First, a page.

Many people think of alcohol-related charges in terms of drinking and driving. However, it is possible to face charges related to intoxication without ever getting behind the wheel of a vehicle.

Unlike many other states, Arizona does not have laws against public intoxication. Nevertheless, a person who is drunk in public could face charges due to other offenses related to one’s behavior when under the influence of alcohol. Consuming alcohol can impair judgment and cause one to behave in a way that one would not when sober.

Disorderly conduct

Drinking alcohol can lower a person’s inhibitions and make her or him more aggressive and belligerent towards others. Though Arizona does not criminalize public intoxication, it does prohibit behavior that is disruptive or dangerous to others. Using offensive or abusive language, playing music at an unreasonably loud volume or engaging in behavior that is seriously disruptive, such as fighting, are all potential examples of breaking the law by disturbing the peace.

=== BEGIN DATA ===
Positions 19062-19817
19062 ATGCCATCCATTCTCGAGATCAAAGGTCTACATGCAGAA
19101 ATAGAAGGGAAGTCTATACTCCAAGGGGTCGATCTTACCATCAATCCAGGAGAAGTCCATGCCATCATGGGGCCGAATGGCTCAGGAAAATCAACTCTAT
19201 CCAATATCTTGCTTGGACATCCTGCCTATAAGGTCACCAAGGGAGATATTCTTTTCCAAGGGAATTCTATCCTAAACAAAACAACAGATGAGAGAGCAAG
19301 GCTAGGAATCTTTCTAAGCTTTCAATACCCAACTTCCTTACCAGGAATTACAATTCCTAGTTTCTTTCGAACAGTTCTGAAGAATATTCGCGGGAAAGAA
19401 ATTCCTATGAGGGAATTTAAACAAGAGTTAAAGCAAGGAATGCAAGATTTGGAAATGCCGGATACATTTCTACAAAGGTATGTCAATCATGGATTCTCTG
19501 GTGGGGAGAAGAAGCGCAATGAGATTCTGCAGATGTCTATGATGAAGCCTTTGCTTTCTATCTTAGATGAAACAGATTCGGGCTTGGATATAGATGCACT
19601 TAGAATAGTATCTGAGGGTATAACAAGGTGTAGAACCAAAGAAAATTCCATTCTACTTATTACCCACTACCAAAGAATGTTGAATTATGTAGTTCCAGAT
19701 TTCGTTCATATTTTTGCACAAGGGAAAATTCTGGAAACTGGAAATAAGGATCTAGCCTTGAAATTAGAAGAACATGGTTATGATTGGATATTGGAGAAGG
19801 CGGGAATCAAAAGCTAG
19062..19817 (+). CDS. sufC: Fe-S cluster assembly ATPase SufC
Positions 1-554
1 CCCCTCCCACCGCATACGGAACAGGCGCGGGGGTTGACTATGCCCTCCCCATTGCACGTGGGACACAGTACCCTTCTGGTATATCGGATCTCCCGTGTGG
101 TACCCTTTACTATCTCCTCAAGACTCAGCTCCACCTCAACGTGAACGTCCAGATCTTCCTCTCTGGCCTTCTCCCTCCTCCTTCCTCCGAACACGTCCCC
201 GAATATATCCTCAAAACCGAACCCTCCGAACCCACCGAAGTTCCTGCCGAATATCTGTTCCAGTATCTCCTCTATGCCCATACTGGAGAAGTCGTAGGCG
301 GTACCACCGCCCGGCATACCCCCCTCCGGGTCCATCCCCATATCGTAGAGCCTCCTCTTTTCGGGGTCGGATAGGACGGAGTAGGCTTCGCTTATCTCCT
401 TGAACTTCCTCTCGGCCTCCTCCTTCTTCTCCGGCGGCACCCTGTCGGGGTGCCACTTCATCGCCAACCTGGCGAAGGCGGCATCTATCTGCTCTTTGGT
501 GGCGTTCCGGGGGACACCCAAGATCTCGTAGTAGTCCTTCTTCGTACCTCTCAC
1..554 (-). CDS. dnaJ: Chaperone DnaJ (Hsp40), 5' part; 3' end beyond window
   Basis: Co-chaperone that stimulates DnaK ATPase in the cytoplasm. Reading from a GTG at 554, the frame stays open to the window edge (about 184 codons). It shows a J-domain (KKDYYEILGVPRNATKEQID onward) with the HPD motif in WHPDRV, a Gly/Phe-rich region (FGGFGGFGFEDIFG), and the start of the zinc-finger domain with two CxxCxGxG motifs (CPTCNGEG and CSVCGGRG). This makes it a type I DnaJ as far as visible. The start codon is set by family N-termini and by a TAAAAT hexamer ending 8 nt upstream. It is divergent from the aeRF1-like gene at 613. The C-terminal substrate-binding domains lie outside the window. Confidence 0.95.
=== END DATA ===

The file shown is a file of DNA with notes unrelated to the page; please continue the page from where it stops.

Public urination

Even if no one is around to witness it or if it happens in a dark area, urinating in public is illegal. UIP is a relatively minor charge for which authorities may only issue a citation. Grateful to avoid jail time, many people simply pay the fine and hope to put the incident behind them. However, this equates to admitting guilt to the charge, which then goes on the person’s criminal record.

Open container

Open container laws in Arizona apply to unsealed containers of “spirituous liquors” in the passenger compartment of a motor vehicle. They apply not only to the driver of a motor vehicle, but to passengers as well. However, there are exceptions for passengers in vehicles such as motorhomes, limousines, buses and taxis.

Charges such as these can result in steep penalties, heavy fines and long-lasting consequences. For example, a charge of urinating in public can show up on a criminal background check when a person applies for a job.